[Note: Chiari-1 malformation is when a bony compartment at the base of the skull is too small or malformed, causing some degree of herniation of the lower brain into the spinal canal and putting pressure on the brainstem and spinal cord. In the past it was speculated that this might cause many cases of ME/CFS and FM, for which corrective surgery could be therapeutic.]
Background: The symptoms of Chiari I Malformation (CIM) and fibromyalgia (FM) overlap. Some FM patients have been surgically treated for presumed CIM-type pathology.
Objective: To determine if CIM is more common among FM patients than pain- and fatigue-free controls.
Methods: 176 participants with FM and 67 pain- and fatigue-free controls underwent magnetic resonance imaging of the brain and upper cervical spine. Posterior fossa CSF flow was assessed with cardiac gated cine phase-contrast imaging at the craniocervical region.
CIM was defined as:
1) Inferior extension of cerebellar tonsils 5 mm or more below the basion-opisthion line of the foramen magnum, or
2) Tonsillar position 3-5 mm below the basion-opisthion line plus abnormalities of CSF flow, posterior fossa volume, or hindbrain or cervical spinal cord movement.
Visual analog scales, questionnaires, and interviews were used to collect data on sleep quality, fatigue, pain, and headache. We used regression techniques to examine the association of outcome measures with disease status, and Fisher's exact test to compare the CIM prevalence in the 2 groups.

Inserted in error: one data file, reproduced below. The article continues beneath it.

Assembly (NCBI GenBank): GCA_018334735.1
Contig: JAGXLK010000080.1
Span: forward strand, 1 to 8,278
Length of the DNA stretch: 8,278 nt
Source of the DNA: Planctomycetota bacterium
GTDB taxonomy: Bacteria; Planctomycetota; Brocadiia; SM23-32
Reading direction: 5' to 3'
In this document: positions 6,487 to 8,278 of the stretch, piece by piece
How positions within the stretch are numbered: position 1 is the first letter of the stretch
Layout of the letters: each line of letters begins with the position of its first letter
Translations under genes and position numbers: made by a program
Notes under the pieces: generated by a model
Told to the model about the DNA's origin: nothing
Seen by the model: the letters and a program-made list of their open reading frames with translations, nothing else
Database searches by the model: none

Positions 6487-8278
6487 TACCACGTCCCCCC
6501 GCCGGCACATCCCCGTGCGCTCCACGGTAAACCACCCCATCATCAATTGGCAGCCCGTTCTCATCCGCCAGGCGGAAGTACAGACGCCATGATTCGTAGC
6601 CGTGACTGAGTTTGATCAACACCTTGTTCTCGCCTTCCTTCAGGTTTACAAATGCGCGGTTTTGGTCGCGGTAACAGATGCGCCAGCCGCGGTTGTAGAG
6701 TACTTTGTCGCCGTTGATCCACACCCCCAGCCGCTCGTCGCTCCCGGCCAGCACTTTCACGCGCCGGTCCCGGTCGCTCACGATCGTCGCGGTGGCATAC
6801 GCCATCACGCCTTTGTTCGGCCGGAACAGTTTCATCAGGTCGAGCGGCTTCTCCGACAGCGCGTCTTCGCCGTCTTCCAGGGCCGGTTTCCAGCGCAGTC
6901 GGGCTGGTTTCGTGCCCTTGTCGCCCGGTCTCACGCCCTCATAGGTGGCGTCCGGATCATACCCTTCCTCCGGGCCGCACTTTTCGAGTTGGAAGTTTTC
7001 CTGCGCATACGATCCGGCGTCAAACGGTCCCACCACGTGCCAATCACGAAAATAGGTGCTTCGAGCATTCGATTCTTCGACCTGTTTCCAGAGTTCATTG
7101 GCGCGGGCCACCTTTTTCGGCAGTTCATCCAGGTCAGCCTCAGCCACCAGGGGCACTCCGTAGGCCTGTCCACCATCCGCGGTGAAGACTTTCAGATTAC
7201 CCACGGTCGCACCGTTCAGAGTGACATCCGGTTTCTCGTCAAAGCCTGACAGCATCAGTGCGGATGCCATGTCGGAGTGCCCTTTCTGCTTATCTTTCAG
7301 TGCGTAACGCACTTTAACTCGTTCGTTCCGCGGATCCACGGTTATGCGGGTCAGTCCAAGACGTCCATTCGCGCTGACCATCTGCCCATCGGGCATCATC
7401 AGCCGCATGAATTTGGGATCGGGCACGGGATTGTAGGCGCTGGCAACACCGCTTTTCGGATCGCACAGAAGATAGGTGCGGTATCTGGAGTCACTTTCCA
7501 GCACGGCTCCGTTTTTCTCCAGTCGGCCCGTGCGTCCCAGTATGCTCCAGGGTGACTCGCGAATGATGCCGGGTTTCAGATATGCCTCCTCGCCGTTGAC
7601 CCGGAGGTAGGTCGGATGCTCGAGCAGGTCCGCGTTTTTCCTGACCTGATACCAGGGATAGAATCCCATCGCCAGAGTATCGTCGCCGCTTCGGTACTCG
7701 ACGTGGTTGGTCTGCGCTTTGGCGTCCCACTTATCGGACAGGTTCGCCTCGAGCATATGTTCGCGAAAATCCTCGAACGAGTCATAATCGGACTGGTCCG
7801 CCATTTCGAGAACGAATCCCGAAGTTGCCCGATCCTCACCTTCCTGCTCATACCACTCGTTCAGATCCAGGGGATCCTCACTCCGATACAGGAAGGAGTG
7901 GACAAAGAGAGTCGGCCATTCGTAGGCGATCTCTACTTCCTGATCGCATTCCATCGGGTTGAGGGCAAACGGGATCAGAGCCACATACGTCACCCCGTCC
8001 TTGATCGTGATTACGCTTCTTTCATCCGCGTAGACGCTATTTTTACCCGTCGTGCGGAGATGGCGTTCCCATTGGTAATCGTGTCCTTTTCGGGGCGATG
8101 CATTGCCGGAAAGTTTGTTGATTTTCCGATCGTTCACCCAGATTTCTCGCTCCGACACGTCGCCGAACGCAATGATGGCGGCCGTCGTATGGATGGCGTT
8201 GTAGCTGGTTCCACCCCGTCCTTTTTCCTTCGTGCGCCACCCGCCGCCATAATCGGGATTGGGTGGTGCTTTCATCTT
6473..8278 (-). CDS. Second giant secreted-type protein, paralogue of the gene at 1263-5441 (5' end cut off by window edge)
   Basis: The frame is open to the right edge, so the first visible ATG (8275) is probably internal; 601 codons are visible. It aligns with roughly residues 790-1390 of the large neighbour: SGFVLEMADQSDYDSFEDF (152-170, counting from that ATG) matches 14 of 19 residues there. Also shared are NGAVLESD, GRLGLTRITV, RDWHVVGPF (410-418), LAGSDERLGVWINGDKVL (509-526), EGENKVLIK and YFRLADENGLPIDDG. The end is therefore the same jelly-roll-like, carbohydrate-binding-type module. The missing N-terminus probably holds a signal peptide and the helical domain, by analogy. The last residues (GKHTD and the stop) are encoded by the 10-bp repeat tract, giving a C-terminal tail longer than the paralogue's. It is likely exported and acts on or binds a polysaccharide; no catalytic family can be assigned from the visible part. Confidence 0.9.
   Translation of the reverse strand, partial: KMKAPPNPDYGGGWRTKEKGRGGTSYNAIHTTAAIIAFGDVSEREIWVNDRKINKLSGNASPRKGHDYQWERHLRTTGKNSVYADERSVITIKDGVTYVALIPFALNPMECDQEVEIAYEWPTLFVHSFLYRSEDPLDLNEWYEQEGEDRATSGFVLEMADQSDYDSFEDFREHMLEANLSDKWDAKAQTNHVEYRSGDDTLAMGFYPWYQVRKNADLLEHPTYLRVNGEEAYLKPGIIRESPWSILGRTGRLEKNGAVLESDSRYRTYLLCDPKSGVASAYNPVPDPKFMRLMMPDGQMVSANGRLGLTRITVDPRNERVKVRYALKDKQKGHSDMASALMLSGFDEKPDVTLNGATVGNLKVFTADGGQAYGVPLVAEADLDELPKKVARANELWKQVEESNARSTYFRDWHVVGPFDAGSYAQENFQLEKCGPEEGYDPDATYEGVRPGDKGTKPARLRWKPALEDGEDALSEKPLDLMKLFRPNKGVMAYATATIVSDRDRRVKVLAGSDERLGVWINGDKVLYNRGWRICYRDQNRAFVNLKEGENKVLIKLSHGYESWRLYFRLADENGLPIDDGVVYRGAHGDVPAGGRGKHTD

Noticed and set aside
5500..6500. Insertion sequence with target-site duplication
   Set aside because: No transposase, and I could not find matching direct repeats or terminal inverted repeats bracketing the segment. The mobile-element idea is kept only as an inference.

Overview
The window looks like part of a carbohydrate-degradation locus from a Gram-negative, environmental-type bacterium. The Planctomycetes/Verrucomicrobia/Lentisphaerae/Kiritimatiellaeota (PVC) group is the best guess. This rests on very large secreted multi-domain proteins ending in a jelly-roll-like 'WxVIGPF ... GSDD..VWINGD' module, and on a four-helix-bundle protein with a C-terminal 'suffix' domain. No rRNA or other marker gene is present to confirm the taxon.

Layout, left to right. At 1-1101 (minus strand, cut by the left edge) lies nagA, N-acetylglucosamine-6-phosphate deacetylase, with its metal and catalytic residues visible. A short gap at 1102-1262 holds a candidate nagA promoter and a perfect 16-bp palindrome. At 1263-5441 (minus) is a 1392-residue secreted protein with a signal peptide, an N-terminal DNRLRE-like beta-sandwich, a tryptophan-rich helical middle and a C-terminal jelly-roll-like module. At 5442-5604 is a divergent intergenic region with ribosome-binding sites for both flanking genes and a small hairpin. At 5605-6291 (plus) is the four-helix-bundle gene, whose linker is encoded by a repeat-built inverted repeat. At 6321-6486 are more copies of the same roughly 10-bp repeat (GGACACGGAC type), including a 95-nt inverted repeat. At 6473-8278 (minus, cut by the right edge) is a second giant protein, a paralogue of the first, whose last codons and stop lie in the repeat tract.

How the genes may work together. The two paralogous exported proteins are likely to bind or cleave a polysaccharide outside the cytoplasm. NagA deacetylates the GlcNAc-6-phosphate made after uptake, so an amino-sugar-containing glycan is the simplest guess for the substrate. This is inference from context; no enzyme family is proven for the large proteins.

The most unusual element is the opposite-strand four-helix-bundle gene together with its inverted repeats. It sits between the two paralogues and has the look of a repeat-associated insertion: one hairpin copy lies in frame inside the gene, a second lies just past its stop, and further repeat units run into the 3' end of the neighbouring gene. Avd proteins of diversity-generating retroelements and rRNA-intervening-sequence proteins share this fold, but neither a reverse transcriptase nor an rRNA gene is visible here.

Results: The FM group was older (mean age 50 vs. 40 years), and more likely to be Caucasian (89% vs. 73%) and female (93% vs. 54%; p-values < 0.01).
Mean tonsillar position and the prevalence of CIM (2.8% vs. 4.5%; p=0.69) was similar in the FM and control groups.
FM patients experienced more headaches, pain, fatigue, and sleep disturbances than controls (p-values < 0.01).
Conclusion: Most patients with FM do not have CIM pathology. Future studies should focus on dynamic neuroimaging of craniocervical neuroanatomy in patients with FM.
Source: Neurosurgery, Nov 30, 2010. PMID: 21135714, by Watson NF, Buchwald D, Goldberg J, Maravilla KR, Noonan C, Guan Q, Ellenbogen RG. Departments of Neurology, Medicine, and Epidemiology, Seattle VA Epidemiologic Research and Information Center; Depts of Radiology and Neurological Surgery, University of Washington, Seattle, Washington, USA.